Skip to main content

I-73 in Virginia clears a legal hurdle

Though it is years away from even construction, Interstate 73 in Virginia - from Roanoke to the NC state line - appears to have cleared a significant legal challenge.

U.S. District Court Judge James Turk has denied Virginians for Appropriate Roads complaint on the environmental studies of the future Interstate. One of their key objections is that the Virginia Department of Transportation prepared an environmental study of the road based on the entire route being built at once, not in various stages/segments that will be done of a lengthy period of time.

Virginians for Appropriate Roads (VAR) argued that not enough of the study was focused on upgrading US 220 to Interstate standards. Upgrading and improving, US 220 was the preferred choice for VAR.

VDOT had argued that when I-73 was created in 1991 legislation. That Congress' intent was to build a new highway as a faster and safer means of transportation in the area. VDOT said that improving and upgrading US 220 would not have the safe impacts as a new alignment for I-73.

Turk's decision said that VDOT had done all the planning and studying required by law on the route, and that they would not have to continue any further in including a study of improvements to US 220.

VAR asked for the judge to reconsider and that motion was also denied.

The judgement now allows VDOT to restart planning for the highway with the Federal Highway Administration. Planning halted in October 2007 when the lawsuit was filed.

Lawyers representing VAR are considering filing an appeal of Turk's rulings with the US 4th Circuit Court of Appeals.

Story Links:
Group's challenge to I-73 denied ---Myrtle Beach Sun News
Road gets tad more open for I-73 ---Roanoke Times

Comments

Anonymous said…
VAR is idiot. There are many business along US 220 from NC to Roanoke, thus thats why VDOT says it can not be upgraded to interstate standards.. LET them build I-73.

Popular posts from this blog

Old NY 10 and Goodman Mountain in the Adirondacks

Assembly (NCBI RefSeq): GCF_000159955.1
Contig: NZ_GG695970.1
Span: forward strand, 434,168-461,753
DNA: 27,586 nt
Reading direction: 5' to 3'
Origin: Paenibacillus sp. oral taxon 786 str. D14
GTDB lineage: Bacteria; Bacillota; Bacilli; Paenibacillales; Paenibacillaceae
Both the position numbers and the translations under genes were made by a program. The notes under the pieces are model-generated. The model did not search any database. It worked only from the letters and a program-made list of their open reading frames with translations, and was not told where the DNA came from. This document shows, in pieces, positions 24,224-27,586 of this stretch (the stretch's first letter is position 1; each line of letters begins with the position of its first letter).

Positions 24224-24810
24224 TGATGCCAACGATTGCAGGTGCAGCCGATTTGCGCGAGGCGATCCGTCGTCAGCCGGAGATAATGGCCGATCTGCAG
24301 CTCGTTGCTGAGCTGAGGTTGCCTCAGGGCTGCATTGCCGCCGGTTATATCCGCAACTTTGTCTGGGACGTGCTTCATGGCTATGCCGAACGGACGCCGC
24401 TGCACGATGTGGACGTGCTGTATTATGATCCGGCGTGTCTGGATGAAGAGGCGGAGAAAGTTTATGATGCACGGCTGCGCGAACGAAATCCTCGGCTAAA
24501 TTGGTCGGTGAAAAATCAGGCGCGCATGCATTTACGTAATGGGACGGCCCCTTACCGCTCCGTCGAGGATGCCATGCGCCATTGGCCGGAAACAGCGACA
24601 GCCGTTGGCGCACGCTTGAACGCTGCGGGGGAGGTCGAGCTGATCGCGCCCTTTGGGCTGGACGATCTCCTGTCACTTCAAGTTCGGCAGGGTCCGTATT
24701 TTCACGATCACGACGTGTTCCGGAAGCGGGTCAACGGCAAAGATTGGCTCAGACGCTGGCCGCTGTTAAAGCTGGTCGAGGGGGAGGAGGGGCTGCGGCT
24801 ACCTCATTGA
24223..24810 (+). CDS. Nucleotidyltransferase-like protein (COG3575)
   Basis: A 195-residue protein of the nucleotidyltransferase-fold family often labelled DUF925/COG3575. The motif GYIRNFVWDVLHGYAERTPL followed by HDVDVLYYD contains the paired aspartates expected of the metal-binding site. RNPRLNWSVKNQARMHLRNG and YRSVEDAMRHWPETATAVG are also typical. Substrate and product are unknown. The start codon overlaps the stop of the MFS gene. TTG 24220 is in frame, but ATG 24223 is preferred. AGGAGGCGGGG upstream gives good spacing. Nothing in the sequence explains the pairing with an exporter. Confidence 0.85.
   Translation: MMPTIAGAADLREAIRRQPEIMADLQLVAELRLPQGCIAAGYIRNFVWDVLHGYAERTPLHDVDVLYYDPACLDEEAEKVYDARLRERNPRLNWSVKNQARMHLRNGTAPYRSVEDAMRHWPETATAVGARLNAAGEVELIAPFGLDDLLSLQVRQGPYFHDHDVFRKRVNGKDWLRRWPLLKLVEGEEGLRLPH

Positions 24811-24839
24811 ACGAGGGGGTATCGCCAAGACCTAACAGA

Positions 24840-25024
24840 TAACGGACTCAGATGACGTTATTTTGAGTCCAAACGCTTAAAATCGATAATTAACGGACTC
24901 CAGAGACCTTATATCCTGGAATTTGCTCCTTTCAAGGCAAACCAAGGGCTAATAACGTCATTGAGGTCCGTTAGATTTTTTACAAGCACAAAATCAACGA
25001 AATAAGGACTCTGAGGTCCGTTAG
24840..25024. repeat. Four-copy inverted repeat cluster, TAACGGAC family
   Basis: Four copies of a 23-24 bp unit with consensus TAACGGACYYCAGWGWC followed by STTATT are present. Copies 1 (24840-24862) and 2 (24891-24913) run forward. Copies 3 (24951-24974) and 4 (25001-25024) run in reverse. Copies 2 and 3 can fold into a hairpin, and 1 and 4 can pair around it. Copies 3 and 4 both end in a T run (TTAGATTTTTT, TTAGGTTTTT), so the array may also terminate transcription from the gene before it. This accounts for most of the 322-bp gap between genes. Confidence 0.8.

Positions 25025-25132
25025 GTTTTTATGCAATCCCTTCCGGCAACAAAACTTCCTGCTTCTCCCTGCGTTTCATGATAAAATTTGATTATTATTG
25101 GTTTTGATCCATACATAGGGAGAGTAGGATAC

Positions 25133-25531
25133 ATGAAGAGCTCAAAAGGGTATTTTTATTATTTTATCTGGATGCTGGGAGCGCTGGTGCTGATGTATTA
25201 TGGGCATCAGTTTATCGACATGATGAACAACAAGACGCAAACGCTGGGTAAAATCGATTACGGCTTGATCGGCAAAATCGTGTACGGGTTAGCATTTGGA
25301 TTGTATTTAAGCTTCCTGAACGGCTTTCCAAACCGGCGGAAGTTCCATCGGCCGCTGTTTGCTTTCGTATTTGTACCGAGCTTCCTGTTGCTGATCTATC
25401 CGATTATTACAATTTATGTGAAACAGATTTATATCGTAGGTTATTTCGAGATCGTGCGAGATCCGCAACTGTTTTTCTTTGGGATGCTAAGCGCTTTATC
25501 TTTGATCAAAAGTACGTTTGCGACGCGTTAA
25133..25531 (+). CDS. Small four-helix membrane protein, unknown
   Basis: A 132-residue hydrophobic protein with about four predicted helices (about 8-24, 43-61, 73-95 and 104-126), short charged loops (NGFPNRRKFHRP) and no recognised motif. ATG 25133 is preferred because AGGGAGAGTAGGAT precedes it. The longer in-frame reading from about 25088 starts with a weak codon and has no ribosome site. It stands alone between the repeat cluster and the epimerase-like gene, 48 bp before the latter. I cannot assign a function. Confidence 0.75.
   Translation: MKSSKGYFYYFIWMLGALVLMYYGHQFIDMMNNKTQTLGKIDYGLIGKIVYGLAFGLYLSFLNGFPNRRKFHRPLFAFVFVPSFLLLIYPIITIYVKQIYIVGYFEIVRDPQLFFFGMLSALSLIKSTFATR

Old highway alignments come in all shapes and sizes, as well as taking some different forms after their lifespan of serving cars and trucks has ended. In the case of an old alignment of what was NY 10 south of Tupper Lake, New York, part of the old road was turned into part of a hiking trail to go up Goodman Mountain. At one time, the road passed by Goodman Mountain to the east, or Litchfield Mountain as it was known at the time. As the years passed, sometime around 1960, the part of NY 10 north of Speculator became part of NY 30, and remains that way today from Speculator, past Indian Lake and Tupper Lake and up to the Canadian Border. At one time, the highway was realigned to pass the Goodman Mountain to the west, leaving this stretch of road to be mostly forgotten and to be reclaimed by nature. During the summer of 2014, a 1.6 mile long hiking trail was approved the Adirondack Park Agency to be constructed to the summit of the 2,176 foot high Goodman Mountain. For the first 0.9 mi

Oregon State Highway 58

  Also known as the Willamette Highway No. 18, the route of Oregon State Highway 58 (OR 58) stretches some 86 miles between US 97 north of Chemult and I-5 just outside of Eugene, Oregon. A main route between the Willamette Valley region of Oregon with Central Oregon and Crater Lake National Park, the highway follows the Middle Fork Willamette River and Salt Creek for much of its route as it makes its way to and across the Cascades, cresting at 5,138 feet above sea level at Willamette Pass. That is a gain of over 4,500 in elevation from where the highway begins at I-5. The upper reaches of OR 58 are dominated by the principal pinnacle that can sometimes be seen from the highway, Diamond Peak, and three nearby lakes, Crescent, Odell and Waldo (Oregon's second largest lake). OR 58 is chock full of rivers, creeks, mountain views, hot springs and waterfalls within a short distance from the highway. OR 58 was numbered as such by the Oregon State Highway Department in 1940. OR 58 is a del

Siuslaw River Bridge - US 101 in Florence, Oregon

  As the Oregon Coast Highway (US 101) was being completed across the State of Oregon during the 1930s, a number of bridges needed to be built to cross some of the state's finest rivers. In Florence, Oregon , the Siuslaw River Bridge was designed and constructed to help fill in the gaps between different coastal communities. Built in 1936, the Siuslaw River Bridge is a bascule bridge flanked by two reinforced concrete arches that spans across the Siuslaw River. The bridge and the river get their names from the Siuslaw tribal people who make their home along the river valleys of this part of the Oregon Coast. Today, the bridge provides a vital link connecting US 101 and the Central Oregon Coast to points north and south. The total length of the Siuslaw River Bridge is 1,568 feet, stretching across the river. But more specifically, the bridge is made up of a north approach with eight spans of reinforced concrete deck girder totaling 478 feet in length. There is a main span in three